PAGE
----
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Effective Use of Instructional Materials in the Teaching of Basic Sciences

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Effective use of instructional materials in the teaching of basic sciences
CHAPTER ONE
INTRODUCTION

1.1 Background to the study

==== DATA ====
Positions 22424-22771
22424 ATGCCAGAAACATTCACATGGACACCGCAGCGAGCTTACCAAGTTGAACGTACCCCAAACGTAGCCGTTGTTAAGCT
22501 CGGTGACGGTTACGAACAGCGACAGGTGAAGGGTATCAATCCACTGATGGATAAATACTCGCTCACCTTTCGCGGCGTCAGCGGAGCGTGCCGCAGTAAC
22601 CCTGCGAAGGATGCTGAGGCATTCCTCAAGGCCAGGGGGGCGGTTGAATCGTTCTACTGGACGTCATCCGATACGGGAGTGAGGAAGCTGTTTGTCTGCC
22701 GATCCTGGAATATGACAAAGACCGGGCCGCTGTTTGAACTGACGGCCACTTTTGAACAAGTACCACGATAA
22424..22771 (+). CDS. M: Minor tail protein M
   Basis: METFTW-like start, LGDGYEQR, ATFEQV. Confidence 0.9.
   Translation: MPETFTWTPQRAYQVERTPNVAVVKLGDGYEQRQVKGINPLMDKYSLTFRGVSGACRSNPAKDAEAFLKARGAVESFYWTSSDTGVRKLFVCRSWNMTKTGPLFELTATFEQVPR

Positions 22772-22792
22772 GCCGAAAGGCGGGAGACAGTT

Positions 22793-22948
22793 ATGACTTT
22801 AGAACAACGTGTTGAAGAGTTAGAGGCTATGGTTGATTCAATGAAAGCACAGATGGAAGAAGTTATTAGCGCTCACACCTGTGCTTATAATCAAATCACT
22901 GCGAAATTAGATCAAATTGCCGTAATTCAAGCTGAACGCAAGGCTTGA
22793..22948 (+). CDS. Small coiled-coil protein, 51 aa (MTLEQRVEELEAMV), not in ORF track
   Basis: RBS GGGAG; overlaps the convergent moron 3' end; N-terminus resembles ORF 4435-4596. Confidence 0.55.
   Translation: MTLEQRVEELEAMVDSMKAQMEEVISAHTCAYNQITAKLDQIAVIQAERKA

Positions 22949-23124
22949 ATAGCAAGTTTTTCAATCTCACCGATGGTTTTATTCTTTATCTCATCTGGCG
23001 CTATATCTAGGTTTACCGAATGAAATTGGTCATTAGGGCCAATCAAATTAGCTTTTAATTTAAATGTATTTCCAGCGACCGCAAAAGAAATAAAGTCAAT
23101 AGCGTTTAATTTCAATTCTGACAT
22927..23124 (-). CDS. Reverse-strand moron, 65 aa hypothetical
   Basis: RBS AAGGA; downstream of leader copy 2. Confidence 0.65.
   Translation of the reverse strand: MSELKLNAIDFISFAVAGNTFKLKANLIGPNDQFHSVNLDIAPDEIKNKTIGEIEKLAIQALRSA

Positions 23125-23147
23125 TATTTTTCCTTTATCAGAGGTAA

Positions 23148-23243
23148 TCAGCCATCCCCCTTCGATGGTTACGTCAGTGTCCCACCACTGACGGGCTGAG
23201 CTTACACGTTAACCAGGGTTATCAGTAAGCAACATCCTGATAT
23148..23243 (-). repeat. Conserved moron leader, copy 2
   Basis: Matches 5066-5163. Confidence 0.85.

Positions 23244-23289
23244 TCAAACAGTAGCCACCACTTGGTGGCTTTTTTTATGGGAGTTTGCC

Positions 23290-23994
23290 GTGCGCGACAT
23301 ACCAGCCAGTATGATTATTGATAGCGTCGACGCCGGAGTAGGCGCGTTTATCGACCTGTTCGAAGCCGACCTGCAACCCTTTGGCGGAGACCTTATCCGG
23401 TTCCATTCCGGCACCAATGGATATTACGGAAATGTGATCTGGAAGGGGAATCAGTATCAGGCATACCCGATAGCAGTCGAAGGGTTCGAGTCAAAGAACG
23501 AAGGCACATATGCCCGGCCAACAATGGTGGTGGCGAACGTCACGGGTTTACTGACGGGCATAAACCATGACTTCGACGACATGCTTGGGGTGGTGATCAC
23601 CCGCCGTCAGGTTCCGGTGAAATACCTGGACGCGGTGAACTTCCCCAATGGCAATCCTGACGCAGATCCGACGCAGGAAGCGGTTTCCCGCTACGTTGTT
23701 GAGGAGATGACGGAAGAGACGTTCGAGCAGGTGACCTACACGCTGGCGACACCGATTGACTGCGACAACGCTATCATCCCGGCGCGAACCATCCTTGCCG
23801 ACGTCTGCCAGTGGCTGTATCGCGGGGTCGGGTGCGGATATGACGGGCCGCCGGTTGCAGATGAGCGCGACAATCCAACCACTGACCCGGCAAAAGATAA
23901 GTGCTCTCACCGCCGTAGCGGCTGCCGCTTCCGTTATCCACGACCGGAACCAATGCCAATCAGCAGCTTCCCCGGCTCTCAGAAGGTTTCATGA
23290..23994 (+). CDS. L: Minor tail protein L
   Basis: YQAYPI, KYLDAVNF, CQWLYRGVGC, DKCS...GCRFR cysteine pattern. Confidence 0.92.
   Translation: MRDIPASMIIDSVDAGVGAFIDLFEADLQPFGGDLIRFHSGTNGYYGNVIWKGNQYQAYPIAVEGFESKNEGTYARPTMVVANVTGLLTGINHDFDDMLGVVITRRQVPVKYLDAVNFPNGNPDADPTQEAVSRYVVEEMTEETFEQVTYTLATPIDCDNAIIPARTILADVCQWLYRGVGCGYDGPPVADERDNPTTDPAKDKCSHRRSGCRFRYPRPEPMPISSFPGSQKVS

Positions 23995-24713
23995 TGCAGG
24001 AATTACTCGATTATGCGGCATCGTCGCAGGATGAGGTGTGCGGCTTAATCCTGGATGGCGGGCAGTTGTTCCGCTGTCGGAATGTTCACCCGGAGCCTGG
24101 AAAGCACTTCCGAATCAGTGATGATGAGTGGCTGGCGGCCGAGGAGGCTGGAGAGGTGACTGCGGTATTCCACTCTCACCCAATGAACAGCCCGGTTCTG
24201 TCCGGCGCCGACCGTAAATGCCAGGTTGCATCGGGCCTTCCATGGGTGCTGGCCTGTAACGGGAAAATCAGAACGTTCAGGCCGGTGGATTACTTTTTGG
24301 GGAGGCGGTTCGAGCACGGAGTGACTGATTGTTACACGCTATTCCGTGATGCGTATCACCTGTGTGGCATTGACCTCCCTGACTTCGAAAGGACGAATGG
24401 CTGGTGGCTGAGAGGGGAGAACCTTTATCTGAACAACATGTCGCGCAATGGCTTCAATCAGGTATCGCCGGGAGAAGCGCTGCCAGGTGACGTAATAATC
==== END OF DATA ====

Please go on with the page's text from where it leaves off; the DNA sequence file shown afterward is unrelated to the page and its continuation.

Education, according to Coombs (1970) consists of two components. He classified these two components into inputs and outputs. According to him, inputs consist of human and material resources and outputs are the goals and outcomes of the educational process. Both the inputs and outputs form a dynamic organic whole and if one wants to investigate and assess the educational system in order to improve its performance, effects of one component on the other must be examined. Instructional resources which are educational inputs are of vital importance to the teaching of any subject in the school curriculum. Wales (1975) was of the opinion that the use of instructional resources would make discovered facts glued firmly to the memory of students. Savoury (1958) also added that, a well-planned and imaginative use of visual aids in lessons should do much to banish apathy, supplement inadequacy of books as well as arouse student’s interest by giving them something practical to see and do, and at the same time helping to train them to think things out themselves. Savoury (1958) suggested a catalogue of useful visual aids that are good for teaching history i.e pictures, post cards, diagrams, maps, filmstrips and models. He said that selection of materials which are related to the basic contents of a course or a lesson, helps in-depth understanding of such a lesson by the students in that they make the lesson attractive to them, thereby arresting their attention and thus, motivating them to learn. He suggested a catalogue of aids which could be used to teach history. He advocated the use of pictures which will help children in grounding their thoughts and feelings. He said that pictures are used as alternatives to real objects where it is impossible…...

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